Here are some of the interventions she mentions:
Psychoeducation is the first component of Trauma Focused Cognitive Behavioral Therapy. Play interventions are helpful to teach the child about trauma. A playful manner to address this is to use bibliotherapy (read the child a book related to the trauma). The child can act out the story with puppets or figurines.
Four Square Breathing: Draw a square and label the corners 1. Breathe in, 2. Hold it, 3. Breathe out, and 4. Do nothing. Discuss how a square has 4 sides, each step should take 4 seconds and practiced 4x/day. This will help your child remember this method! Practice the 3rd step using bubbles. Praise your child for long, relaxed breaths that result in big or numerous bubbles. Another way to practice is by placing a stuffed animal on their belly – they can visually see the stuffed animal moving up & down as they breath.
Progressive Muscle Relaxation: Teach your child that muscles can be either Tight or Relaxed. Show them a superhero action figure and a stuffed animal – have your child touch/play with these and feel how hard/soft each one is. Then Dance or March a stiff, hard muscle dance followed by flopping dance – do this alternating between tightening and relaxing.
Feelings Tic-Tac-Toe: Engaging came to encourage the discussion of feelings. See my post on this game here for a free print out and more details: Feelings Tic-Tac-Toe
Mood Manicure: This intervention promotes discussion of feelings. Have your child pick nail polish colors which represent different feelings/moods and discuss them as you polish her nails!
Feelings Charades: This games helps your child understand the expression of feelings. When this game is played with a parents, the child is able to see what a particular feelings looks like in people who are present in their life.
Parachute Feelings-Ometer: This intervention helps to understand the physiology of affect. The connections between physiological reactions and the child’s emotions can be revealed through play. Talk to your child about their internal state (heart rate, breathing, nausea etc) – then lead into a conversation about the intensity of emotions. Allows your child to express the intensity of an emotion using a parachute and balls with more intense, vigorous waving for more intensity of affect. Measuring affect allows the child to understand the intensity of the felt emotion and the frequent correlation between intensity of affect and behavior. A Child with a “small” amount of anger is likely to behave differently than a child with a “big” amount of anger.
Feeling Abacus: The measurement and expression of the intensity of emotions specifically this intervention addresses the degree of feelings using beads on an abacus. It helps kids understand the intensity of feelings. The beads on the abacus are used to represent the intensity of the emotion. For example: 1 bead beside the word worried indicates a ‘small’ amount of anxiety; whereas 5 beads indicates ‘moderate’ amount and 10 indicates ‘the most ever.’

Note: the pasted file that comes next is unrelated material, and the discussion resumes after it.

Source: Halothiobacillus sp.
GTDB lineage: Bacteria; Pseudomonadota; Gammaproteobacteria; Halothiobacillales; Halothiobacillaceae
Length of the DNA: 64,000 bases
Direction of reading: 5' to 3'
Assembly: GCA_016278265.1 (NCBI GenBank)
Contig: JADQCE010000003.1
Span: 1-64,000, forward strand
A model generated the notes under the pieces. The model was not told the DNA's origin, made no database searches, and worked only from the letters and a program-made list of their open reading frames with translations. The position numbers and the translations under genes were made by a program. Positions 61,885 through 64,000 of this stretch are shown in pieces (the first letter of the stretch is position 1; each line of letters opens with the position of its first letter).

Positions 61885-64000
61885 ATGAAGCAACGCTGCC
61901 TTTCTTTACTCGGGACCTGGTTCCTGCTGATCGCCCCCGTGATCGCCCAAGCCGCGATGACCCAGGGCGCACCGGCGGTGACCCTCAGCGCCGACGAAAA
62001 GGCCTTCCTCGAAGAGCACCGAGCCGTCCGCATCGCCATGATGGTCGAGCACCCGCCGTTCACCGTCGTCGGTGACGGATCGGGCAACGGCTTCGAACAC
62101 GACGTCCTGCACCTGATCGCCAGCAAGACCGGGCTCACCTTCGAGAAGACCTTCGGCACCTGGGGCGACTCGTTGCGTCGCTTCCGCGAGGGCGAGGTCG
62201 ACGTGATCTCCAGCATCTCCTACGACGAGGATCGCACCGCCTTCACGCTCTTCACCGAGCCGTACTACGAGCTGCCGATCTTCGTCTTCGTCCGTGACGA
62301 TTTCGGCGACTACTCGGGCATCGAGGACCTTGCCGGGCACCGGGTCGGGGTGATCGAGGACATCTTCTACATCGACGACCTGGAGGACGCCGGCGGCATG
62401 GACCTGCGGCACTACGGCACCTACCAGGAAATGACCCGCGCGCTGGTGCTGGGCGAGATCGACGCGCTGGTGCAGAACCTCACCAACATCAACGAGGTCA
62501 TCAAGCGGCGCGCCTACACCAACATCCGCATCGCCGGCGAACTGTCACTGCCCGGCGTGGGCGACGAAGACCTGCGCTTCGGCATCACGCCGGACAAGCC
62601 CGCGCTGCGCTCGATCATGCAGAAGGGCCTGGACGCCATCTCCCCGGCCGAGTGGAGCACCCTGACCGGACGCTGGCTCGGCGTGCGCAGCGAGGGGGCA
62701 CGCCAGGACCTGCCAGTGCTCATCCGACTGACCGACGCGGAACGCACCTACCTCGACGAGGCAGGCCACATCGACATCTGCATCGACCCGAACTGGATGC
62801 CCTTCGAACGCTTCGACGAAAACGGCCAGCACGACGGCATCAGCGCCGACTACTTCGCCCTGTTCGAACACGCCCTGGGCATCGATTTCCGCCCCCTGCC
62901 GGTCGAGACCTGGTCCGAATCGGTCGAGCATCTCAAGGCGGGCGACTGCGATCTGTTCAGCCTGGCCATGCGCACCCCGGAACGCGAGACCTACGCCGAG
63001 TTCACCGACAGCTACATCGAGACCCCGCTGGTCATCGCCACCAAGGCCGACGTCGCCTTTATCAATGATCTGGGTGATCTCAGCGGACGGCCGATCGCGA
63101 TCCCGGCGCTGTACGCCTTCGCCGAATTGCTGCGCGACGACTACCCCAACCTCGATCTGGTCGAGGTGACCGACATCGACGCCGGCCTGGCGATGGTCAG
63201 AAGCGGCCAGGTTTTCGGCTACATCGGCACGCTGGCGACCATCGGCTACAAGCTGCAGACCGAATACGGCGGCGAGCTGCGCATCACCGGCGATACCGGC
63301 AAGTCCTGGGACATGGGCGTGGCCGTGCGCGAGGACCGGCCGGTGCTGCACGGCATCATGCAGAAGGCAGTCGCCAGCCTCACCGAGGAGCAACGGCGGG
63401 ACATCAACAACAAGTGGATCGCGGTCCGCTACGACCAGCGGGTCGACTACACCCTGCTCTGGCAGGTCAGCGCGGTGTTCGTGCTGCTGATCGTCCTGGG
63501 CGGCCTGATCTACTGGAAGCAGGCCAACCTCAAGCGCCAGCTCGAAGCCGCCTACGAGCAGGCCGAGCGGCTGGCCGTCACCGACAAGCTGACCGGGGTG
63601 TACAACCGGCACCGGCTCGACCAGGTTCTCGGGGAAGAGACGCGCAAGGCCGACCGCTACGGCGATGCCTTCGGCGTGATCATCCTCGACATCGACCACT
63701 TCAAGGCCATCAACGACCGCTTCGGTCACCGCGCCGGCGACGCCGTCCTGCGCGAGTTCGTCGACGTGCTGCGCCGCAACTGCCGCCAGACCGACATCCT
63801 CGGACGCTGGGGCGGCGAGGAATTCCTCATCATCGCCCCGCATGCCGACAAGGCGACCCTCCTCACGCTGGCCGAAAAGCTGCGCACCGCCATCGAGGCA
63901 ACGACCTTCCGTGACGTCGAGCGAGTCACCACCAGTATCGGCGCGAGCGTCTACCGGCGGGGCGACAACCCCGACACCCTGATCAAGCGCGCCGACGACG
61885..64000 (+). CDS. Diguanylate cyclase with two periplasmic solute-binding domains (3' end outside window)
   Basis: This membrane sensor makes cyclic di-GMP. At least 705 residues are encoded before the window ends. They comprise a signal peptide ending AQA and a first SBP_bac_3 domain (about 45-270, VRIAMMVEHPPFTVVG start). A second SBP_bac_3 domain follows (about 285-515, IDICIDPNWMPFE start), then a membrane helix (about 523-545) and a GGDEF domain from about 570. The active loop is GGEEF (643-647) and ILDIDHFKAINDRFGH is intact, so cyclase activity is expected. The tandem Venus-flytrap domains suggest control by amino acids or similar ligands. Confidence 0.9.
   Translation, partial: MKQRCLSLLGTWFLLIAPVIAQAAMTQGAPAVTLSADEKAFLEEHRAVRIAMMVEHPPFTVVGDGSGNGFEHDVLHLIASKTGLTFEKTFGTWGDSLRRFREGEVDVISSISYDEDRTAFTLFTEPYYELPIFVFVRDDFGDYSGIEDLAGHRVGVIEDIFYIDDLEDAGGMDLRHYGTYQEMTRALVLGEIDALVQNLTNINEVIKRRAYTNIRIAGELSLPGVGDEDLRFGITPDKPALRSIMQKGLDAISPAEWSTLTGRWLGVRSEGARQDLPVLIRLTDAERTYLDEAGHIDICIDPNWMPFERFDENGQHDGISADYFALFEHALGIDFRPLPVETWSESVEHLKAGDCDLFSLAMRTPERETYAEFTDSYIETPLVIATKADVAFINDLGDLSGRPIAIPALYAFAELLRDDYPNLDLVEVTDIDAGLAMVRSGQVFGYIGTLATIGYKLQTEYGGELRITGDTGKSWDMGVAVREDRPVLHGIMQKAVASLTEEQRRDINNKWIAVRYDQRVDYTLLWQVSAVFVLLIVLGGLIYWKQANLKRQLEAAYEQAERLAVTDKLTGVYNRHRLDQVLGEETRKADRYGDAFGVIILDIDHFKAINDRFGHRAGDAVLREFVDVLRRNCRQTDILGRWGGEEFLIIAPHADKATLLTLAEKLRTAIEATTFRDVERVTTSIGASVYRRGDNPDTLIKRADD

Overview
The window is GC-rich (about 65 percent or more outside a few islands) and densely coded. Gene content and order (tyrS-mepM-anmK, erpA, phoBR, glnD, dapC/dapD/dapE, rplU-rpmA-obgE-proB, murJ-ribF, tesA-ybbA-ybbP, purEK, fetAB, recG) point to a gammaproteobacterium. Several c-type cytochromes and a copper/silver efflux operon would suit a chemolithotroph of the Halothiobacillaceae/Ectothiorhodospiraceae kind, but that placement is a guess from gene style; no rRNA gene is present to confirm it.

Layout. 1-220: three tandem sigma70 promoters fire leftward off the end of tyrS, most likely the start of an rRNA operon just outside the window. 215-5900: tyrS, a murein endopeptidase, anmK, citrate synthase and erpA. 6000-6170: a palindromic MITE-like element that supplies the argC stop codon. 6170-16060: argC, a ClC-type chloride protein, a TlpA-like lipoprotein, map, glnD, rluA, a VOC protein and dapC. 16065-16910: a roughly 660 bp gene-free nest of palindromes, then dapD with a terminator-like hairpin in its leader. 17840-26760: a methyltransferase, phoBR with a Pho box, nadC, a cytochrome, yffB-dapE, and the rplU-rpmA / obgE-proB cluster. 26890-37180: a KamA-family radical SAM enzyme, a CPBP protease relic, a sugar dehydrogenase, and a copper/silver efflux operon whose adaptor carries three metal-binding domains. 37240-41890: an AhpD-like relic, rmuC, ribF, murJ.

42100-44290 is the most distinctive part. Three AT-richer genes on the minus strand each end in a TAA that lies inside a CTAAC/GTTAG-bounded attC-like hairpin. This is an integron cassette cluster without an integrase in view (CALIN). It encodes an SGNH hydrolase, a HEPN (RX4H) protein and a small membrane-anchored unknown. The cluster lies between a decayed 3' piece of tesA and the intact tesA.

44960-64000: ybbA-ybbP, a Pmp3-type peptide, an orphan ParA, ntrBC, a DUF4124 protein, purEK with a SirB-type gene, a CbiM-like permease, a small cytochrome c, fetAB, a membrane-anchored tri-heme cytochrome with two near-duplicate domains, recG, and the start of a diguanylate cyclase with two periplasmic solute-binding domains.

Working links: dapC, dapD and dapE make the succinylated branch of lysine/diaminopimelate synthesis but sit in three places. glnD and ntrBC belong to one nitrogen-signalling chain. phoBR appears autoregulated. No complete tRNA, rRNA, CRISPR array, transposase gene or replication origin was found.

Anger Menu: This activity facilitates the identification and expression of appropriate ways to express anger. The child is provided with examples of menus from restaurants to show the multiple options provided on each menu. The child is asked to brainstorm a list of ways to appropriately express anger with assistance. Important to discuss with the child that just like people may choose different meals on a menu, people may also choose different ways to express anger. Once the list of ideas is established create the child’s anger menu with them. Encourage the child to role-play some of the items on the menu and encourage parents to refer to the anger menu while at home to help their child appropriately express anger.
Trauma Narrative: The creation of the Trauma Narrative and the processing thereof. The trauma narrative is developed in therapy over many sessions. The telling of the traumatic experience (creating the narrative) can be done with the child playing out the trauma while dictating to the therapist the trauma narrative. For example, the child may act the trauma out in the doll house with figures. At times, children are able to give additional details when they play out the trauma narrative with the dolls/house that were not in their first verbal telling of the narrative. After the trauma narrative is developed, it is processed at which time psychoeducation addresses responses and normalization of the child’s reactions.
The Who, What, Where and When game: When children present with problems related to discussing the trauma at times that are not helpful for them or their peers, this game can address appropriate situations for the child’s telling of his or her story. The purpose of this game is to increase personal safety skills. Materials Needed: Paper, Tape & Markers. Age: 6yr-11yr. Modality: Individual, family or group. Here is a free printable of generic version of the game: New Who what when where why
Twisted Thinking Game: Reframe distorted cognitions of guilt, blame & responsibility. This intervention allows the child and therapist to process thoughts initially expressed in the trauma narrative that may not be helpful for the child. Materials needed: Twister, Tape, Circle Cutter, Card stock. Age: 8year-18yr. Modality: Individual, family or group.
Here is another Article by the Same Author, “CREATIVE INTERVENTIONS TO ASSESS CHILDREN AND FAMILIES,” download FREE PDF here: assessmentarticle
Here is an Article “Empirically Informed Play Therapy Interventions” by Sueann G. Kenney-Nosizka with more interventions explained: article_noziska